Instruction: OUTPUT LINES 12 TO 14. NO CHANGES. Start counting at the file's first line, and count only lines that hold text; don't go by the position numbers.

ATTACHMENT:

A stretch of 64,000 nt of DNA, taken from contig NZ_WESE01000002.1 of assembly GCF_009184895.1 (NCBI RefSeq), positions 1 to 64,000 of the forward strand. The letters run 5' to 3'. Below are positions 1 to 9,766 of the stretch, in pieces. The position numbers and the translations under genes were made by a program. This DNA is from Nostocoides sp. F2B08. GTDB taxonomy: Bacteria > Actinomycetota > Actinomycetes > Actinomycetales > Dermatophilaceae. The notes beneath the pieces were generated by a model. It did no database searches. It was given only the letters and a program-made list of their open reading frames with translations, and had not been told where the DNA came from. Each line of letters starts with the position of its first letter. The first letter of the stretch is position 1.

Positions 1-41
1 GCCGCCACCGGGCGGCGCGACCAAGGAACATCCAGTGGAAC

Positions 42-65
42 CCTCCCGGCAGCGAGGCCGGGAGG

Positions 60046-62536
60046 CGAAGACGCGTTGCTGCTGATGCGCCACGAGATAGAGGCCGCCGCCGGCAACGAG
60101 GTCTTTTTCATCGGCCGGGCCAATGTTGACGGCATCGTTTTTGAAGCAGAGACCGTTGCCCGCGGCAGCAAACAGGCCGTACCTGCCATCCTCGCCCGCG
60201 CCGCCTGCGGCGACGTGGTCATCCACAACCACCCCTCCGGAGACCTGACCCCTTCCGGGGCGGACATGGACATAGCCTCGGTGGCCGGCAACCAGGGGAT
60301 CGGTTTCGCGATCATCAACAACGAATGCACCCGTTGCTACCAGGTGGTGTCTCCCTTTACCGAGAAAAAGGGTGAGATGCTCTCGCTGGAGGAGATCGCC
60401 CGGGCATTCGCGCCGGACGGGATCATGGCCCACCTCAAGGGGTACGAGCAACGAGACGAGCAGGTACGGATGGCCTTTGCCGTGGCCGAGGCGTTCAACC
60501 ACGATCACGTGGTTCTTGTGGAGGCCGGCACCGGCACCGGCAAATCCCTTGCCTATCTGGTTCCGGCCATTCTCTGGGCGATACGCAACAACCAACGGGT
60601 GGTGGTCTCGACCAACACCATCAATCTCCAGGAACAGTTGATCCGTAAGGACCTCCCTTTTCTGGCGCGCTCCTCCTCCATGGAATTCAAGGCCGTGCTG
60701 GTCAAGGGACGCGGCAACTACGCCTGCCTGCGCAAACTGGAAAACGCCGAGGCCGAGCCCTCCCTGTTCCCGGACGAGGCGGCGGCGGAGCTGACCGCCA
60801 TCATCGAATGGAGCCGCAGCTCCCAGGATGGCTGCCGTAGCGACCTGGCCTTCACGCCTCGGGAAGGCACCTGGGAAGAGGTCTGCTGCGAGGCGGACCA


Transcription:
60501 ACGATCACGTGGTTCTTGTGGAGGCCGGCACCGGCACCGGCAAATCCCTTGCCTATCTGGTTCCGGCCATTCTCTGGGCGATACGCAACAACCAACGGGT
60601 GGTGGTCTCGACCAACACCATCAATCTCCAGGAACAGTTGATCCGTAAGGACCTCCCTTTTCTGGCGCGCTCCTCCTCCATGGAATTCAAGGCCGTGCTG
60701 GTCAAGGGACGCGGCAACTACGCCTGCCTGCGCAAACTGGAAAACGCCGAGGCCGAGCCCTCCCTGTTCCCGGACGAGGCGGCGGCGGAGCTGACCGCCA